Relying on State v. Scharmer, 501 N.W.2d 620 (1993), Thomas argues that the state presented insufficient evidence to prove that the jacket he was wearing when arrested was the jacket that had been stolen from C.W. or that he was ever in C.W.'s townhouse. In Scharmer, none of the physical evidence presented by the state was linked to Scharmer, and no one could positively identify him as one of two men seen leaving the building that had been robbed. Id. at 620-22. The only evidence linking Scharmer to the robbery was that a police dog had tracked him to a nearby grain elevator. Id. at 622. The court held that dog tracking evidence "should be used only to corroborate other evidence and is not sufficient standing alone to support a conviction." Id. (quoting McDuffie v. State, 482 N.W.2d 234, 237 (Minn. App. 1992), review denied (Minn. Apr. 13, 1992)).
The evidence presented by the state in this case was much stronger than the evidence in Scharmer. Three witnesses positively identified Thomas as the man who committed the burglary at M.H.'s apartment. Police lost sight of Thomas briefly after he fled from M.H.'s apartment. About two or three minutes after losing sight of him, Wieland found him crouched down near the building in which C.W.'s townhouse was located. He was wearing a dark blue and black, leather-like jacket and carrying the shirt he had been wearing when he left M.H.'s apartment. Wieland observed that the back of the jacket Thomas was wearing had the letters "O, D, E, and Z" written in white across the top and an "XXL in the center of a large circle." Thomas attempted to flee, but Wieland saw him run around the corner where Kenny's Market is located and arrested him there about two minutes later. When Thomas was arrested, he was wearing a leather jacket with "CODE ZERO XXL" written on the back. Later the same evening, police discovered that a window screen had been cut at C.W.'s townhouse. C.W. testified that the screen was not ripped when she looked at it earlier in the day. C.W. also positively identified the jacket Thomas was wearing when he was arrested as the jacket that was missing from her closet. Viewing the evidence in the light most favorable to the conviction, the only reasonable inference was that Thomas entered C.W.'s townhouse and stole her jacket. See State v. Blais, 379 N.W.2d 236, 237 (Minn. App. 1985)(evidence that police found defendant hiding in bushes near burglarized animal hospital, that officer saw two men running towards building exit but only one man running away from building, that defendant took evasive action when officer found him, that tray containing screwdriver, tin snips, and a tire iron was found near door from which suspect had exited, and that the sole of one of defendant's boots contained a piece of glass that could have come from animal hospital's broken window was sufficient to support burglary conviction), review denied (Minn. Feb. 14, 1986).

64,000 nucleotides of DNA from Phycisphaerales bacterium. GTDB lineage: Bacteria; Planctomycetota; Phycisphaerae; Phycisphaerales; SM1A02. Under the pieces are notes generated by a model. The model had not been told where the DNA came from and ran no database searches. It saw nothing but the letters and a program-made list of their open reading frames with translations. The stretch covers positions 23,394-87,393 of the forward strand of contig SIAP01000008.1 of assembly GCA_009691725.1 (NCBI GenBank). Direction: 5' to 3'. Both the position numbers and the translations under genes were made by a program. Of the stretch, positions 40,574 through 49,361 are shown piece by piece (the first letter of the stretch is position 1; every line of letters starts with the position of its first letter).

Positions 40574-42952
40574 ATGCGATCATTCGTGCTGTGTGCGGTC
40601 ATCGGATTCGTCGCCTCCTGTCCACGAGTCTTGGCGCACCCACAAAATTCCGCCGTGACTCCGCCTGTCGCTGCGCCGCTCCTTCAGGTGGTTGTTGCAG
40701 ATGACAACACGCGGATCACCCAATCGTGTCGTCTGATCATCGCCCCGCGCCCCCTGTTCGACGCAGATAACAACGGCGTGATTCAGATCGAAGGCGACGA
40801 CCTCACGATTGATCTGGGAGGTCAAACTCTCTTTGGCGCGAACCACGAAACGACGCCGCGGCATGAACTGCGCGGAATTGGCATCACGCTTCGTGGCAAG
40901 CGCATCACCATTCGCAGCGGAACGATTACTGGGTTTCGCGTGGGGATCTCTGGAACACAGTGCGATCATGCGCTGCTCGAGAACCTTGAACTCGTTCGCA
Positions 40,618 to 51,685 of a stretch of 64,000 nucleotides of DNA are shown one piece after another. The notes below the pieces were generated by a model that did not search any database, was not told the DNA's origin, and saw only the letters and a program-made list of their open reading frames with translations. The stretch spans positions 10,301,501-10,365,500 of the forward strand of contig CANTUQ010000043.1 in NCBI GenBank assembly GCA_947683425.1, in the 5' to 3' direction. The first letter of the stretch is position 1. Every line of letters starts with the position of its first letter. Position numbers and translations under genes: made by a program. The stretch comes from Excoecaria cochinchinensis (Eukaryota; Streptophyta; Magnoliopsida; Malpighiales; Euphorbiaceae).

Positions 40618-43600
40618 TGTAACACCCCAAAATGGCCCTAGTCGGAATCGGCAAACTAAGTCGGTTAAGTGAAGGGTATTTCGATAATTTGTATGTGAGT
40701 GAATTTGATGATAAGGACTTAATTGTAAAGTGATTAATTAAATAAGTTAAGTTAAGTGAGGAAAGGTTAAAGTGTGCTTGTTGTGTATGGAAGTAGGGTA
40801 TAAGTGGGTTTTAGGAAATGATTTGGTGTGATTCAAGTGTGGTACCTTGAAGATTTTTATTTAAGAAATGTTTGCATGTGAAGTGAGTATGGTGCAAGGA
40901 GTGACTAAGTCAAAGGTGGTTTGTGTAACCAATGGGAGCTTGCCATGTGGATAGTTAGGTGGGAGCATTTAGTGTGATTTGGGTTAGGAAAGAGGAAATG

Thomas also contends that the two offenses should have been tried separately. The state argues that this court should not address this issue because Thomas does not support his position with argument or authority. Because this is a criminal case, we will address the merits of the issue. See State v. Williams, 525 N.W.2d 538, 544 (Minn. 1994) (explaining appellate court's responsibility to decide criminal cases in accordance with the law despite lack of supporting argument or authority).
In determining whether to grant a request for severance of offenses for trial, the court must
determine whether the offenses arose from a single behavioral incident and, if so, whether severance was nonetheless needed to promote a fair determination of defendant's guilt or innocence of each offense.
State v. White, 292 N.W.2d 16, 18 (Minn. 1980).
Here, because both burglaries were committed within several minutes of each other as part of a continuous course of conduct and because the record indicates that the second burglary was committed at least in part to avoid being arrested for committing the first burglary, the district court properly concluded that both offenses arose from a single behavioral incident. Also, the same evidence was necessary to prove both charges. The description of events that occurred while police pursued Thomas after he fled from M.H.'s apartment was necessary to explain why Wieland concluded that the man she arrested had committed the burglary at M.H.'s apartment. That same evidence was relevant to the second offense in that it suggested a motive for Thomas to commit the burglary at C.W.'s townhouse (to facilitate his escape from police). The trial court properly denied Thomas's motion to sever the charges for trial. See State v. Dukas, 544 N.W.2d 13, 20 (Minn. 1996) (when defendant committed a felony-murder and an aggravated robbery against two different victims within a few minutes of each other, proximity was within one block, and each crime was motivated by the objective of obtaining money through robbery, trial court properly denied motion to sever offenses for trial); White, 292 N.W.2d at 18 (when the traffic offenses and assault and disorderly conduct offenses resulted from a continuous course of conduct occurring within about 10 or 15 minutes and latter offenses were committed in part to avoid having to face responsibility for traffic offenses, trial court properly denied motion to sever offenses for trial); see also Minn. R. Crim. P. 17.03, subd. 3(1)(a) (court shall sever offenses for trial if offenses are not related).